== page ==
Friday, February 14, 2014


Dust I must, but I can’t leave it to rest
This dust is despondent that’s why it I detest
They hang in cobwebs, in corners, and book cases
Little nooks and crannies and unsuspecting places.

I get tired of this dusting and say, “oh well,”
Uninvited guests, leave my clothes if you will
Go hang somewhere but not on my wall
If I find you somewhere I would sweep till you fall.

Dust I must, because I am allergic
Even if, perchance, it make me neurotic
Leave my books alone, I have just dusted them
What use are dust jackets if coated their spines become?

This dust tires me, oh, they kill
Dusting all the time is a matter of skill
Watch me do it with a duster and broom in hand

Till my house is clean; 'ere the next onslaught withstand.

Wednesday, October 09, 2013


(Written after seeing disturbing images of the Syrian War on television.)

There was peace here before the guns came
The birds used to sing before darkness became.

We had water to drink and food to eat
We had grains, vegetables, and even meat.

The days were peaceful, boring, and calm
And no nights of gunfire and napalam.

Our children went to school and men to work
Gunners didn't on street corners lurk.

Bring back those days; oh, bring them back
These difficult days are hard, bending our back.

We don't need your free clothes, food packets, and peace talks
We only need our freedom to take our children to the parks

Leaders, it takes a few hours to declare wars
But it takes people lifetimes to forget the scars.

Sunday, June 09, 2013

The House Where Kipling Lived

House Where Kipling Lived

Leaves drop in sibilant silence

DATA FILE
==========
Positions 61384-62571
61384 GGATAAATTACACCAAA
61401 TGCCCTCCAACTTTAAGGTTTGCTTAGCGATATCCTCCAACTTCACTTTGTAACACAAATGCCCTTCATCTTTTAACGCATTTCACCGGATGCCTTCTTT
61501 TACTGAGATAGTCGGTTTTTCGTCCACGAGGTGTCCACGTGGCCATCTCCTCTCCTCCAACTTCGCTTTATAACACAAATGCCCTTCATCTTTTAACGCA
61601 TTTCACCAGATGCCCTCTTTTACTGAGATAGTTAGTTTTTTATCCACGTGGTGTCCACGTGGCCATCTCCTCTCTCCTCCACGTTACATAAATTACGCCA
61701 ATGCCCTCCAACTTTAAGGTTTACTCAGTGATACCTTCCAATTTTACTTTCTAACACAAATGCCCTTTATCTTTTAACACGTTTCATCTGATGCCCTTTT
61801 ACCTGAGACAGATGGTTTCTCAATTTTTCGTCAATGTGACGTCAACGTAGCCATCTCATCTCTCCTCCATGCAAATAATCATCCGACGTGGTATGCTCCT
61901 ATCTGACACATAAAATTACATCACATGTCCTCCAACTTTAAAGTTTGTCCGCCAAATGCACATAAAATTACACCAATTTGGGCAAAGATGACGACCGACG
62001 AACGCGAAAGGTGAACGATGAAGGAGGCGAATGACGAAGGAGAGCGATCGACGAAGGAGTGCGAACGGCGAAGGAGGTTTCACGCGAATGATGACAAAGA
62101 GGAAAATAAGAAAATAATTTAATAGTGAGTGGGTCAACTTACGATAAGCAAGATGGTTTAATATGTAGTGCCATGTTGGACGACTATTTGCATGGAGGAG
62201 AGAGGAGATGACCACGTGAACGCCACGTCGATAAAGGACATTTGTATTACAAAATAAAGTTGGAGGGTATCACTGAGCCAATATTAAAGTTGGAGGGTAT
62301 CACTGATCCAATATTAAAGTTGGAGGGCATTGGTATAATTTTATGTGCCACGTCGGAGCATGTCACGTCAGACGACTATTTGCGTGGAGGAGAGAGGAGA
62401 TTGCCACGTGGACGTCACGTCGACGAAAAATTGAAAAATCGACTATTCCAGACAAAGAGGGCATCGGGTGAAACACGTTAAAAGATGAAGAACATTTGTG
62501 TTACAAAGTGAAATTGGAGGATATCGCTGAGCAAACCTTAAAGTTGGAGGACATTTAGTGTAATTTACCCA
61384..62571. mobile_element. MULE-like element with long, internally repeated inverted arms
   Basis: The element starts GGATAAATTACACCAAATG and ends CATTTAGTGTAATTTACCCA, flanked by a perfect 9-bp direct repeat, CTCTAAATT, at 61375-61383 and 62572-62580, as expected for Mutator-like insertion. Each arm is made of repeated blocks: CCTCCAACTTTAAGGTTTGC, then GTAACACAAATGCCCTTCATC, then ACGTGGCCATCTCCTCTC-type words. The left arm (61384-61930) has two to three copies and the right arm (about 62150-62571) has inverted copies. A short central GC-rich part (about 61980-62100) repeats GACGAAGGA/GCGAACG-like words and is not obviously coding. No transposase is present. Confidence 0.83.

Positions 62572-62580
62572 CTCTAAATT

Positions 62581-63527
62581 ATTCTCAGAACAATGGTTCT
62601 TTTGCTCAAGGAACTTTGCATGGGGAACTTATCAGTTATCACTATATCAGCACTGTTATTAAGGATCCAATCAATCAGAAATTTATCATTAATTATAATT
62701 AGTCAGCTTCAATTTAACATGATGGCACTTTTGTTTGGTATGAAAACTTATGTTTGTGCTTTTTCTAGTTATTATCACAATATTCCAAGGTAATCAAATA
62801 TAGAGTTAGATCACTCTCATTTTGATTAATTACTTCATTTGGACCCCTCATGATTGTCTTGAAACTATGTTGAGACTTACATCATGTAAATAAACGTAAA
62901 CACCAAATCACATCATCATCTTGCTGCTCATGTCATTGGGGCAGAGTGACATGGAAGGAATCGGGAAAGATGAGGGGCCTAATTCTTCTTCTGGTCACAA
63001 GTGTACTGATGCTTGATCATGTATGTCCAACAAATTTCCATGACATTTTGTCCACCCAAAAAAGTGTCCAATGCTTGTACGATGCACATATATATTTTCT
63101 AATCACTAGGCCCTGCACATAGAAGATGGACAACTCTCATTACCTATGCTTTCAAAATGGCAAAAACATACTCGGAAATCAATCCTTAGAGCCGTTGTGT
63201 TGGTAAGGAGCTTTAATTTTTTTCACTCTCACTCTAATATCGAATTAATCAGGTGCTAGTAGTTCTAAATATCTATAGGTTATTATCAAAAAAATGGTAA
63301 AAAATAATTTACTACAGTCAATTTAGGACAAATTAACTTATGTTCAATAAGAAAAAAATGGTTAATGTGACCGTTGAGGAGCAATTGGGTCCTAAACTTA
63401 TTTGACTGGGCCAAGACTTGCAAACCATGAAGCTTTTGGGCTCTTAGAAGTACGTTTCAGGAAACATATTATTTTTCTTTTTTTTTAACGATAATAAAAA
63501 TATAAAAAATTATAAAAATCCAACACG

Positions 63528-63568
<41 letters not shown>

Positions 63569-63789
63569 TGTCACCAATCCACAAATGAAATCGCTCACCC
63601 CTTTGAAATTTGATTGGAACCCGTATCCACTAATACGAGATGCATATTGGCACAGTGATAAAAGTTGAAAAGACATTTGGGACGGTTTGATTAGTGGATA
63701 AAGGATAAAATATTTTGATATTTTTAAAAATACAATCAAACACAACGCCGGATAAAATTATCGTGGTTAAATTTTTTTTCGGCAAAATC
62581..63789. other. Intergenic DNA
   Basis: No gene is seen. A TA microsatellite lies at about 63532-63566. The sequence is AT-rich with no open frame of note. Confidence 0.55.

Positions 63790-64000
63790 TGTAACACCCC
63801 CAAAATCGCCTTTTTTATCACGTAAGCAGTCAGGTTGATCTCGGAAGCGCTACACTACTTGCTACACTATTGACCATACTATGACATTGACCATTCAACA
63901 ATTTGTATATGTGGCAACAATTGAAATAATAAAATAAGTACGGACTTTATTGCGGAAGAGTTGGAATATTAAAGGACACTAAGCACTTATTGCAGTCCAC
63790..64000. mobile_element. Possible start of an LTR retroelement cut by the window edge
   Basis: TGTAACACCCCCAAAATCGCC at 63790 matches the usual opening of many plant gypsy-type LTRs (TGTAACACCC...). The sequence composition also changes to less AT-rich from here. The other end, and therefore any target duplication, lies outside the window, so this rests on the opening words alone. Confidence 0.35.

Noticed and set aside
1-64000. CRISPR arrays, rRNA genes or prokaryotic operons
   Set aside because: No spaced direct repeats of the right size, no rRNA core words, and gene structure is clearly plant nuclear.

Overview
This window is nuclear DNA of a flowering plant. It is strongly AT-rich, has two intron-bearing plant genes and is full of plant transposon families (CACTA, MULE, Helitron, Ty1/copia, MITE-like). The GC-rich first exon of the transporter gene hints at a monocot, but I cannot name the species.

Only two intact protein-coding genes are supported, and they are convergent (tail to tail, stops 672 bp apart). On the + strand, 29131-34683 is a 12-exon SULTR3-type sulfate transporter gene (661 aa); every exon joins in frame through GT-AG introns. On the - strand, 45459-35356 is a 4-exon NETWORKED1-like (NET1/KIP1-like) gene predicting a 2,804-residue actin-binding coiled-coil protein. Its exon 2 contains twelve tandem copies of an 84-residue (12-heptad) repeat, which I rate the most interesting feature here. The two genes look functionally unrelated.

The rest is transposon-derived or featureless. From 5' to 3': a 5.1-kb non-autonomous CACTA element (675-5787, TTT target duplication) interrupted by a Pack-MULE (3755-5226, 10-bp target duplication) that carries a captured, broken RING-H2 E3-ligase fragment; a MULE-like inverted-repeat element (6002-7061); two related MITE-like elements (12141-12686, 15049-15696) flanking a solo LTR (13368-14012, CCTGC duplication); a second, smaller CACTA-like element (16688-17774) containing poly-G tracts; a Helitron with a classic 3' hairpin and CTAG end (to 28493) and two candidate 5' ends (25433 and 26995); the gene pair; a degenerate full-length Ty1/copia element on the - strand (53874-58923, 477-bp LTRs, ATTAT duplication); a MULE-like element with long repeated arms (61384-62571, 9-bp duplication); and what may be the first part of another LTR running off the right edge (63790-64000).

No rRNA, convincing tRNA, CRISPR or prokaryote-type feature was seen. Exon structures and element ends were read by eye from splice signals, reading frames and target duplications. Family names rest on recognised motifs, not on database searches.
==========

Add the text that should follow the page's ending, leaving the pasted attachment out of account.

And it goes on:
The paths that leads to it are unswept.
The trees draped with vine
Breathe the air that he breathed
A century and a half ago; yet,
Seems like yesteryear.

The bungalow stands in decrepitude
Rotten wood painted green
Crumbling with no master inside
To give it a dusting, Gunga Din would do fine.
The staircase down which he descended
Now creaking and brittle with age
The balustrade coated with grime.

At the entrance is a weathered bust
A reminder of the man who portrayed the East
As a sign-seeking misinterpreting man of the West
The trees entered his heart; the vines his soul
There they stand before the old bungalow
Bandar-log[1] peeping from its branches.

If we be The White Man’s Burden[2]
How come he praised Gunga-Din[3]
You’re a better man than I am?[4]
Here, in this dereliction, was born one who loved the East
Told its stories to an appreciative West
Forgetful city, oh, please remember your son
Your history books take scant notice of this one, your bard.

[1] From The Jungle Book
[2] A poem written by Rudyard Kipling
[3] The protagonist of the poem Gunga Din
[4] From the poem Gunga Din

Thursday, May 23, 2013


These paths on which only one man can tread
So brittle they break if more men step on them
Don’t know who tread them before me
Over centuries, generations, and lifetimes.
They wind, criss-cross, and snake
As spider webs across dusty earth and grass
They never fail to lead somewhere:
Holy place, school, hospital, rest home
Or, to some point of exquisite scenery
From where can be seen brilliant sunsets.
In forests they proclaim human habitation
Or, a nearby stream to quench thirst.
We are mere passers-by, walking